H: I think one of the things that I like most about this whole experience is the sincerity and the fan response that I get, the authentic kind of connection that I’m trying to build and maintain. It’s difficult, because the greater and the greater the scale becomes — which is good because it means i could entertain for a living — It’s hard to maintain those connections. Anyway, I got this one fan email, and I think I might have mentioned this before, but it was from this guy. He was like ‘I’m a straight conservative Dad from Montana and I had no idea that you were gay. And it doesn’t make me rethink my opinion of you, I’ve been a fan since episode one. But it makes me rethink my opinion of myself.’
Our similarities vastly outweigh our differences, you know what I mean? The innate human experience is much more potent than the issues we get caught up in. I’ve also had people be like ‘I didn’t commit suicide today.’ ‘I just got out of rehab and thank you for making me laugh.’ Or ‘I’m coming out in the middle of America…what do i do?’ It’s heavy. It’s heavy and it’s real.
I love the intimacy. That’s like, my favorite part of this whole thing. I genuinely care what my fans think. I genuinely care about producing new content for them. I genuinely try and remain active with the emails, and Twitter messages, and the Facebook wall and it’s frustrating because the more and more busy I get — being like entirely a one woman production, you know, like every aspect of the “business” is me — all I want to do is perform and respond to fans.
T: Do you really try to respond to everyone?
H: I’m on June 22 right now. I don’t get mean emails, but I have this one dude on Twitter who’s super aggressive and hates me. I don’t want to block him, because that’s like paying attention to a bully. I’m just ignoring his existence completely. Except in real life, when I talk about it. I try and avoid the flames…I’m so sensitive. Well, not so sensitive, but I am a real person and it will hurt my feelings to read that stuff.
T: Especially because you went from 0 to 60 with My Drunk Kitchen. You didn’t get the chance to build thick skin.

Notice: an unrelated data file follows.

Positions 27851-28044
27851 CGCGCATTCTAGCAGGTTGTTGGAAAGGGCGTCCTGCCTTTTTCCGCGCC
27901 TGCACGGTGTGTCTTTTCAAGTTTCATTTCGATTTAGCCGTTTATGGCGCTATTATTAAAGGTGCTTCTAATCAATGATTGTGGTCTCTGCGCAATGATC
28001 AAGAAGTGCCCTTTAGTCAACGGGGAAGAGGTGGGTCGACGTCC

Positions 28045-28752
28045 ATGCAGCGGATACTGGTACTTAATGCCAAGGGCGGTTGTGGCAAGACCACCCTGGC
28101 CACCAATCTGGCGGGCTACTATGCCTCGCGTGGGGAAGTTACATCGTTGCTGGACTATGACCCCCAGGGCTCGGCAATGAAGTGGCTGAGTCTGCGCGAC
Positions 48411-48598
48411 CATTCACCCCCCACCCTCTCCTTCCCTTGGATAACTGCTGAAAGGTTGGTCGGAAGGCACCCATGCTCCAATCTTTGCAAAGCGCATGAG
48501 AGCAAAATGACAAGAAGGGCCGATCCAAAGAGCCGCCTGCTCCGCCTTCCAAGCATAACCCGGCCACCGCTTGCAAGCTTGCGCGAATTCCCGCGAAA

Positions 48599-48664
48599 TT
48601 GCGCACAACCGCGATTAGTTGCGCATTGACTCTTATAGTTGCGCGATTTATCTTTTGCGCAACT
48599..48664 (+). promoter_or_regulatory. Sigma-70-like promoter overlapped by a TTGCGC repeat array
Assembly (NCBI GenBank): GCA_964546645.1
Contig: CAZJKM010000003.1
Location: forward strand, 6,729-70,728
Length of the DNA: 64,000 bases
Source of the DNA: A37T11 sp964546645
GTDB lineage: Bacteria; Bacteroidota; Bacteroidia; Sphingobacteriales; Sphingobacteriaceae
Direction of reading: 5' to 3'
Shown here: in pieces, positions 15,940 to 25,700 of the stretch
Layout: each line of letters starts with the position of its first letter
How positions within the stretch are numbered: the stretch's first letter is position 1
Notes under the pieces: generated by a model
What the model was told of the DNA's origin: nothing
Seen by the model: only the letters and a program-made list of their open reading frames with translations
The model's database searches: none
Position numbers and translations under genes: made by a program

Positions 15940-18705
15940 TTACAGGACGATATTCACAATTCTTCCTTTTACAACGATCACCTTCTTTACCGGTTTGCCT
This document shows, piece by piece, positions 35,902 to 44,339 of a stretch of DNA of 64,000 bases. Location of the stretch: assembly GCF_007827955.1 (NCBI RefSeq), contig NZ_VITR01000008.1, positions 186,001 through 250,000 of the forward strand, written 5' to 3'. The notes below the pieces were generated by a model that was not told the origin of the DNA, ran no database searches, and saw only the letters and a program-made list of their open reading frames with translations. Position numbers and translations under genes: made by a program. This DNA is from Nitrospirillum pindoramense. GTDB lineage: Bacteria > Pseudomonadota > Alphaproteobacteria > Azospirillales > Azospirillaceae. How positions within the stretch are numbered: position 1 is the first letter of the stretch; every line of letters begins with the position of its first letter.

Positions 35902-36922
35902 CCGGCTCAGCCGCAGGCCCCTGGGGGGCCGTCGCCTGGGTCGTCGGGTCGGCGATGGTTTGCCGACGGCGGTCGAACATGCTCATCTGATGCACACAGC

H: Absolutely not. But I don’t think there’s any point in life where hatespeech is gonna feel good or not feel like anything. It’s always going to feel like something. You just have to have more good in you that can cover yourself…like a balm. A soothing balm.
On Not Wanting to Be Tina Fey:
T: You’ve had a bunch of major interviews with CBS, Time, etc. Have you had any interviewers be weird about the gay thing or talk around it?
H: For the most part, interviewers totally ignore the gay thing. And i don’t know if it’s just because they don’t know, or if it’s just not relevant to them. I get more ‘woman’ stuff than gay stuff. They’re like ‘Who do you want to be, Hannah? Tina Fey, right?’ And I’m like no, I want to be Joel McHale. I want to be Jon Stewart, that’s who I want to be. The comparison is just because Tina Fey’s a woman. But she’s a sitcom writer, she’s an SNL writer. I don’t want to be a sitcom writer. I want to be an active host, participant and performer.
T: What’s your dream, 5 years from now?
H: I have a show that I can host, like Joel McHale or Jon Stewart, but I can run around and act in other things. That would be super ideal.
T: Would you stick with the web series?
H: I’d like to take it off the web. I’m not opposed to the web at all. Our generation focuses all of our content on the web. The only reason I’d go off the web is just to have a broader scope. But I’m perfectly content to run my show online, you know? That would be my ideal scenario. Do I think it’s gonna happen? I hope so. But if everything were to stop right now, I’d be pretty content. I’d be like ‘That was fun. what a great experience.’
My life is very much normal. I just happen to make some YouTube videos that people watch. Will this lead to a career in entertainment? Hopefully. Is this a great interactive resume for comedy? Hopefully. Will this affect my likelihood of ever getting another job offer on a standard career path? Definitely. I mean…have you seen the vids? Who is going to trust their documents with that?!
It’s kind of hard too, because I’m experimenting in comedy and entertainment, and part of the reason I moved to New York is to have anonymity in that. And now that the internet thing kind of took off, it’s like I lost that freedom to fail without people knowing. I feel a lot of pressure that the next thing I do better be good or they’ll be like ‘Oh it was just that one joke. She’s not actually worth anything. Only that one joke was funny.’
T: But I feel like in your particular flavor of what you have going on is very much based on you as a person. People buy into you, who you are on a personal level…
H: I appreciate that. I feel like that’s something that I’ve really been blessed with in this experience. People aren’t trying to break me or anything like that. They’re like ‘Oh wow, thank you for doing some honest, sincere, non-snarky, non-negative form of comedy.’
T: Yeah, there’s no target. Or you’re the target.